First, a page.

Wood preservation facilities, general recommendations: chapter A-2
2. Physical and Chemical Properties
Before using a wood preservative, the following characterization should be identified and understood.
2.1 General Properties
Physical and chemical properties of the wood preservative should be gathered and documented and stored on -site. This information can usually be found on the pesticide label and material safety data sheets (MSDS), which are provided by the manufacturers (3). Electronic copies of pesticide label are also available from the Health Canada website
Table 2 provides the suggested format to document the physical and chemical properties (if applicable) of the wood preservatives.
2.2 Stabilization and Fixation of the Preservative
In order to minimize leaching of the preservatives to the environment, treated wood with water-borne preservatives undergoes the process of stabilization or fixation. Throughout the 2013 Technical Recommendations Document (TRD) for the design and operation of wood preservation facilities, stabilization requirements are provided for most wood preservatives, and fixation requirements are provided for Chromated Copper Arsenate, (CCA) Type C (in Chapter B of the 2013 TRD).
Fixation refers to a physical or chemical process whereby a wood preservative system is rendered leach resistant in both water and soil applications in such a way that the active ingredient or ingredients maintain fungal/insecticidal efficacy (2).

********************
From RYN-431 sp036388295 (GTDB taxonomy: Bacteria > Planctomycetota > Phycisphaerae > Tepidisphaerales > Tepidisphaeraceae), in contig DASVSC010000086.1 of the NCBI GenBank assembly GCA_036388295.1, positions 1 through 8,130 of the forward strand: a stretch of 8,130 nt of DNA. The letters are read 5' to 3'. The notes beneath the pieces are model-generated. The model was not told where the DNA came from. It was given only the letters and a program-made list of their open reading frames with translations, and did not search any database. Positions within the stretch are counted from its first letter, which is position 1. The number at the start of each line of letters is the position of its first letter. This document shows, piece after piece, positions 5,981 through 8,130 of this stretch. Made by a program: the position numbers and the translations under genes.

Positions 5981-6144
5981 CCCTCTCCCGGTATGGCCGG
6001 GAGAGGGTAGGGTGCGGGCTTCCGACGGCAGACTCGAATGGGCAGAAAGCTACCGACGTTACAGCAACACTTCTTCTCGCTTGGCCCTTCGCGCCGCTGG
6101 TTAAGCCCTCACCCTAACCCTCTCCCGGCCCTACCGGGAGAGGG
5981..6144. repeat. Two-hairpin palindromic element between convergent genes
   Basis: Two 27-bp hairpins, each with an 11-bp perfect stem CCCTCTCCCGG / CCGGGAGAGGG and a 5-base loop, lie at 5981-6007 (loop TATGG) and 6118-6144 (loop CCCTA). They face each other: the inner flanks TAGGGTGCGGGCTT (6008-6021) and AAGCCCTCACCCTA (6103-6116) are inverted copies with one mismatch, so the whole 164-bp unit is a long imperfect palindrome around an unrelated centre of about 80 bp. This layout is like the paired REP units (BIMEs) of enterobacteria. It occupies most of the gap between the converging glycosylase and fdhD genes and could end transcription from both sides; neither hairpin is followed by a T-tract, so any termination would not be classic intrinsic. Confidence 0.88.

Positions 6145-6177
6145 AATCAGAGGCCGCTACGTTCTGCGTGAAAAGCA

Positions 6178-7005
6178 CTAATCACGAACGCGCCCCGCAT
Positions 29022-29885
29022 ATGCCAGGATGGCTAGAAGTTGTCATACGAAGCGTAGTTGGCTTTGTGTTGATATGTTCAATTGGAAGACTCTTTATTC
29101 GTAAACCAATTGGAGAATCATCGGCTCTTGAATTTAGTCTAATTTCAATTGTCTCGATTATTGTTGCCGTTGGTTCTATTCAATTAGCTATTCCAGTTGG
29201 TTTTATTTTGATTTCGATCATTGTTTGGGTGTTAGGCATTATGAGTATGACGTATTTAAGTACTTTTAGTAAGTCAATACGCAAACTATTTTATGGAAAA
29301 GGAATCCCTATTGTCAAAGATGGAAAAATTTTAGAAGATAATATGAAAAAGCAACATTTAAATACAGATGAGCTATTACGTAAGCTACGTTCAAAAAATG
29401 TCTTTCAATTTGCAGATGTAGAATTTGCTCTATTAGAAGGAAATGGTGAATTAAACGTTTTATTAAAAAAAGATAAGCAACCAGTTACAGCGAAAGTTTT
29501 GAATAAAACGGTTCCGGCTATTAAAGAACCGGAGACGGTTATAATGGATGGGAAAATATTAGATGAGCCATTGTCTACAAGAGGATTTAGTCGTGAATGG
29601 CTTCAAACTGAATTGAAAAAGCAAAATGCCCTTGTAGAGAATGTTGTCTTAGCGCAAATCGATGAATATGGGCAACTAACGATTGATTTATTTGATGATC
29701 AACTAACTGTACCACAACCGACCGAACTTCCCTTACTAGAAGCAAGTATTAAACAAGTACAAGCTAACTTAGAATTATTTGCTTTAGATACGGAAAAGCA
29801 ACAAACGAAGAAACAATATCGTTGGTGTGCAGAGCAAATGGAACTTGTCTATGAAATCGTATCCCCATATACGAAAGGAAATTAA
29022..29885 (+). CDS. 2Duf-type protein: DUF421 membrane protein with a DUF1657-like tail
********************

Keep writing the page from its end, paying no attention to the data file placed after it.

Stabilization is a similar to fixation; however, there is no chemical reaction involved in the process to fix the mobility of the preservative in the wood. Following a specific period of dripping time after treatment, a simple drip-free visual verification is usually involved to check the stabilization of the treated wood. The minimum period of dripping is generally 48 hours under adequate conditions. Factors that may influence the duration of the stabilization/fixation process include concentration and formulation of the preservative, air flow, humidity, wood species involved, temperature and moisture content.
Prior to application, the users should have a good understanding and maintain documentation of the stabilization/fixation process, its requirements, the quality control method, the potential airborne emissions and the appropriate precautions to minimize risk of exposure.
To improve and gain better understanding of the stabilization/fixation process, a log book should be maintained to document the air flow, temperature and humidity of the accelerated fixation chamber or stabilization kiln.
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